The Graduate Student Association (GSA) is a body of student volunteers drawn from all four areas of the UW-Madison English department: Literary Studies, Composition and Rhetoric, English Language and Linguistics, and Creative Writing. GSA is an extracurricular group committed to improving the social, academic, and professional well-being of the departmental graduate population through through mentorship, programming, and partnerships with faculty members within the English Department and across the University as a whole.
Each semester, we sponsor weekly informal get-togethers, opportunities for professionalization, volunteer or service-learning days, and seasonal departmental celebrations. Our work culminates each spring with the convocation of the Madison Graduate Conference in Language and Literature (MadLit), a prestigious graduate conference that draws participants from across the U.S. and abroad.
In the long arc of modernity that extends from the Renaissance into the present, the literature and culture of what we have chosen to call “middle modernity”--from 1760-1910--encompasses many of the turning points that collectively articulate the challenges of modernity. Those turning points include new claims about scientific practices, the onset of revolutions, the rise of what one scholar has characterized as “the middling classes,” the expansion of print culture and reading audiences and the explosion of an affordable visual and theatrical culture, the onset of imperialism and the consequent introduction of other territories where the work of modernity continues and counter-imperial culture and cultural theory. Working against, within and beside these events are the arenas of literary and artistic culture that constitute our field of collective inquiry: the late eighteenth century, Romanticism, the Victorian and Edwardian eras. Our goal in forming this group is to provide a forum for intellectual inquiry and debate across the disciplines, with particular but not exclusive focus on literary studies (British and Continental), visual culture, history, philosophy, feminism, cultural theory and colonial studies.
Open to graduate students and faculty, both at the University of Wisconsin–Madison and nearby universities, this group will meet monthly to discuss work by an invited speaker or speakers and respond to presentations.
Minority Studies Reading Group
The Minority Studies Reading Group works to bring together faculty members and graduate students across disciplines to share readings in minority literatures. At the heart of this inherently collaborative project is the view that the practice of reading enables social transformation.
Contact: William Broadway, Mike Opest, Lauren Hawley
The Modernisms/Modernities Colloquium (MMC) is committed to the study of literary modernism from a variety of aesthetic, social, and historical perspectives, with a specific focus on transnational modernisms, comparative modernisms, and new modernist studies. In consultation with department faculty, the MMC brings to campus one guest speaker every semester to give a public lecture and participate in a graduate roundtable. In addition to hosting speakers, the MMC sponsors other events such as writing workshops, film screenings, and reading groups, which have recently included Joyce's Finnegans Wake and Proust's In Search of Lost Time.
The Poetry Reading Group
Contact: Lynn Keller
The Poetry Reading Group welcomes any English Department graduate students interested in reading and discussing new volumes of poetry. Our informal meetings take place about once a month during the academic year, and the readings-- one volume per meeting-- are works published in the last five years, usually available in paperback; the titles are suggested and agreed upon by members of the group.
Contact: Emily Loney
The Renaissance Colloquium, a group of graduate students and faculty in the English Department, hosts regular workshops, speakers, and discussions to pursue salient research interests in the Renaissance and early modern period. In addition to discussions of pre-circulated materials, dissertation and article workshop sessions, an ongoing paleography workshop, and monthly play readings, the Colloquium hosts talks by visiting scholars and researchers working in the era.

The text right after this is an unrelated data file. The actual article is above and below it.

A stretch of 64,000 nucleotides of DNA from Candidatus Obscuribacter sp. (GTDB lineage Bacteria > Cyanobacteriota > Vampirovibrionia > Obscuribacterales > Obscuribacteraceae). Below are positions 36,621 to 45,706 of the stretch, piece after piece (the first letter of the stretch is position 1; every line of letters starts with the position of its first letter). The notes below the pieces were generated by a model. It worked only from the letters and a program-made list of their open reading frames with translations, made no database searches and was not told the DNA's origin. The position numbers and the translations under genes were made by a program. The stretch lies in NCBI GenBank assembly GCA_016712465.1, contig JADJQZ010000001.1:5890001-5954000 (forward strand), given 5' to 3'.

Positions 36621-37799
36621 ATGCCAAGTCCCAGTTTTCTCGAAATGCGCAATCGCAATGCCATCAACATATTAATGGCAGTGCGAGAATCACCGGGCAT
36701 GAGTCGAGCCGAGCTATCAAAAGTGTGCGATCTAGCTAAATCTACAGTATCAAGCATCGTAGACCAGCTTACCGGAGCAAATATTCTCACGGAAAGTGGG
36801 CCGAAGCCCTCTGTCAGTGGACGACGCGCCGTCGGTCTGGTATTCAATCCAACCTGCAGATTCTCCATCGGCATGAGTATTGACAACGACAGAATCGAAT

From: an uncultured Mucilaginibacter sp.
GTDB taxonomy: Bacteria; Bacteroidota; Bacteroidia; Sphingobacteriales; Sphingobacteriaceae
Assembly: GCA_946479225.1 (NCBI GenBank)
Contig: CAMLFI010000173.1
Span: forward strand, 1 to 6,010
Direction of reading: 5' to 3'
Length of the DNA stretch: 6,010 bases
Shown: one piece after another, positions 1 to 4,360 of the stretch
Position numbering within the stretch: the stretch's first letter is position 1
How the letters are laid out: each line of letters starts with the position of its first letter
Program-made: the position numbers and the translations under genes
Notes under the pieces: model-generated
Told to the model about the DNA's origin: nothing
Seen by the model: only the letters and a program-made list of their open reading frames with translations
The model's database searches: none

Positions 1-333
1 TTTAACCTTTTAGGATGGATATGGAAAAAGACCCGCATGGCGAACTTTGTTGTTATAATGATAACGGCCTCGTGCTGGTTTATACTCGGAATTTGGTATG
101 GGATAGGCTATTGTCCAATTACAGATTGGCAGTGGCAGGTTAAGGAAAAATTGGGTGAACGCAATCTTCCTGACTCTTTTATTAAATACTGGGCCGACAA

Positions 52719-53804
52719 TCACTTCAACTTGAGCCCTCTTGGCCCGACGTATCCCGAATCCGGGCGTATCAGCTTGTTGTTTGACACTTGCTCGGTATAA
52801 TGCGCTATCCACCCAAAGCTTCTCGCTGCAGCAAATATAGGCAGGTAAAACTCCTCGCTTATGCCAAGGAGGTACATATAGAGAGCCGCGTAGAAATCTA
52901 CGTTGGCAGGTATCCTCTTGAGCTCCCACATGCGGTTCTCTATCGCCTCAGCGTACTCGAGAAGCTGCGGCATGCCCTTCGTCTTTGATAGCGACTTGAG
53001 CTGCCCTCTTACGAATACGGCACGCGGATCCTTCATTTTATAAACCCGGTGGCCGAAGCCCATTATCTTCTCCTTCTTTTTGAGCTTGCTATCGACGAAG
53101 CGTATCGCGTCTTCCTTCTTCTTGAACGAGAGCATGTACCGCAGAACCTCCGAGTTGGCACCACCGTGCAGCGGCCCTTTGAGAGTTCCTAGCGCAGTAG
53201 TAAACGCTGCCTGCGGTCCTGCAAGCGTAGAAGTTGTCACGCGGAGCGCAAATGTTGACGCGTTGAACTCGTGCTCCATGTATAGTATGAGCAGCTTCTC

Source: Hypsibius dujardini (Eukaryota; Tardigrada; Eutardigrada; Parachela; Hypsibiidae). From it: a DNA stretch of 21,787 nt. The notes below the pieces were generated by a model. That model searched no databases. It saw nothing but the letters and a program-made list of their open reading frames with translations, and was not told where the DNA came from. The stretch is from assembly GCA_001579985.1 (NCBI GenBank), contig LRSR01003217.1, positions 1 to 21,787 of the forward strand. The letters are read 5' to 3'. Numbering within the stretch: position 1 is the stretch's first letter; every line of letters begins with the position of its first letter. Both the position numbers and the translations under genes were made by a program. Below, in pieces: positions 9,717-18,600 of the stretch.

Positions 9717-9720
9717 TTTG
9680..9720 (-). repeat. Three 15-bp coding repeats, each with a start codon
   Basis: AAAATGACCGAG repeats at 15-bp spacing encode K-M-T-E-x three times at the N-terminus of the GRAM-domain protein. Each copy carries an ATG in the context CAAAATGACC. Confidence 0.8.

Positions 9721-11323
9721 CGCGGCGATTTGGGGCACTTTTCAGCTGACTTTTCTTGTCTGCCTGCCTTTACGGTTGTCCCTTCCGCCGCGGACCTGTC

Rhetoric Society of America
Contact: Sharon Yam
The Teaching Forum
The Teaching Forum works toward the following goals: to generate recognition for the place of teaching in the department; to foster a culture of respect for teaching as a practice and profession; to initiate constructive conversations about teaching methodology as both practice and theory; to together generate useful strategies, techniques, activities and assignments for the teaching of literature, thereby creating a critical archive of material of use to both present and future Teaching Assistants; and, overall, to create a pedagogical community among Teaching Assistants in the Department of English. Brown bags based on the interests and needs of the group are held on an approximately quarterly basis and occasionally involve faculty respondents and facilitators. Past discussions have included topics such as “Leading Discussion: The Efficacy of Talk,” “Race and Multiculturalism in the Classroom,” and “Alternative Assignments: The Pleasures and Pitfalls of Experimentation.”
Theories Reading Group
Contact: Rachel Carroll
Organized in the Department of English, the Theories Reading Group invites graduate students and faculty to read and discuss recently published works of theoretical criticism. This group celebrates the plurality of theoretical approaches to literary study and emphasizes no single school of thought. Each semester the group focuses on a different emerging or traditional brand of theory and meets biweekly to discuss its agreed-upon publications. In its first semester, the Theories Reading Group has delved into Affect Theory, reading books by Sianne Ngai, Lauren Berlant, Kathleen Stewart, and Ann Cvetkovich.
Contact: Prof. Cecilia Ford
The UW conversation analysis community organizes data sessions as often as possible during the semester and keeps students up-to-date on upcoming CA events on campus. Participation in data sessions assumes training in and commitment to working with conversation analytic methods.
World Literature/s Research Mellon Workshop
Contact: Karolina May-Chu
The World Literature/s Research Workshop aims to identify and explore the distinctions, implications, and the tensions underlying the conceptualization of "World Literature/s" - in singularity and plurality. Along with promoting new research in the field through a dialogue across departments of literature, the workshop seeks to facilitate pedagogical innovations in both graduate and undergraduate curricula at UW-Madison.